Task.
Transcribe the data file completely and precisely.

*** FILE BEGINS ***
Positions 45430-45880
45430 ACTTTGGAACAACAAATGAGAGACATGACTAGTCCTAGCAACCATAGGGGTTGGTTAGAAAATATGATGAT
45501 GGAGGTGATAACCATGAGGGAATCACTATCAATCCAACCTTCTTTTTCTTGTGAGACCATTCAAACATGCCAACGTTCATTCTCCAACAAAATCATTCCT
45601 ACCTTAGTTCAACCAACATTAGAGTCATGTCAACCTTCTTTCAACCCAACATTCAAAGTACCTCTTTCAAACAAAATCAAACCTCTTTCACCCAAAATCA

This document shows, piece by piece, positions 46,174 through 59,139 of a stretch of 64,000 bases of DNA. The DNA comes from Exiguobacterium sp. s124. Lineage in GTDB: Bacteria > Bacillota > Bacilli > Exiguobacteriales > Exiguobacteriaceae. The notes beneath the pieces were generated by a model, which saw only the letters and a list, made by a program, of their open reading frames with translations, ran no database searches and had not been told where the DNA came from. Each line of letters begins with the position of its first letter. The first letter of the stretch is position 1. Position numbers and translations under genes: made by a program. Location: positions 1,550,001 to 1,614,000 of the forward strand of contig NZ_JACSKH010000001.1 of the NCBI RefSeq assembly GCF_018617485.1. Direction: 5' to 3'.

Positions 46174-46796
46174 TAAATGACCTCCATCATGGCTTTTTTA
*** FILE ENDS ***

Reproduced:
Positions 45430-45880
45430 ACTTTGGAACAACAAATGAGAGACATGACTAGTCCTAGCAACCATAGGGGTTGGTTAGAAAATATGATGAT
45501 GGAGGTGATAACCATGAGGGAATCACTATCAATCCAACCTTCTTTTTCTTGTGAGACCATTCAAACATGCCAACGTTCATTCTCCAACAAAATCATTCCT
45601 ACCTTAGTTCAACCAACATTAGAGTCATGTCAACCTTCTTTCAACCCAACATTCAAAGTACCTCTTTCAAACAAAATCAAACCTCTTTCACCCAAAATCA

This document shows, piece by piece, positions 46,174 through 59,139 of a stretch of 64,000 bases of DNA. The DNA comes from Exiguobacterium sp. s124. Lineage in GTDB: Bacteria > Bacillota > Bacilli > Exiguobacteriales > Exiguobacteriaceae. The notes beneath the pieces were generated by a model, which saw only the letters and a list, made by a program, of their open reading frames with translations, ran no database searches and had not been told where the DNA came from. Each line of letters begins with the position of its first letter. The first letter of the stretch is position 1. Position numbers and translations under genes: made by a program. Location: positions 1,550,001 to 1,614,000 of the forward strand of contig NZ_JACSKH010000001.1 of the NCBI RefSeq assembly GCF_018617485.1. Direction: 5' to 3'.

Positions 46174-46796
46174 TAAATGACCTCCATCATGGCTTTTTTA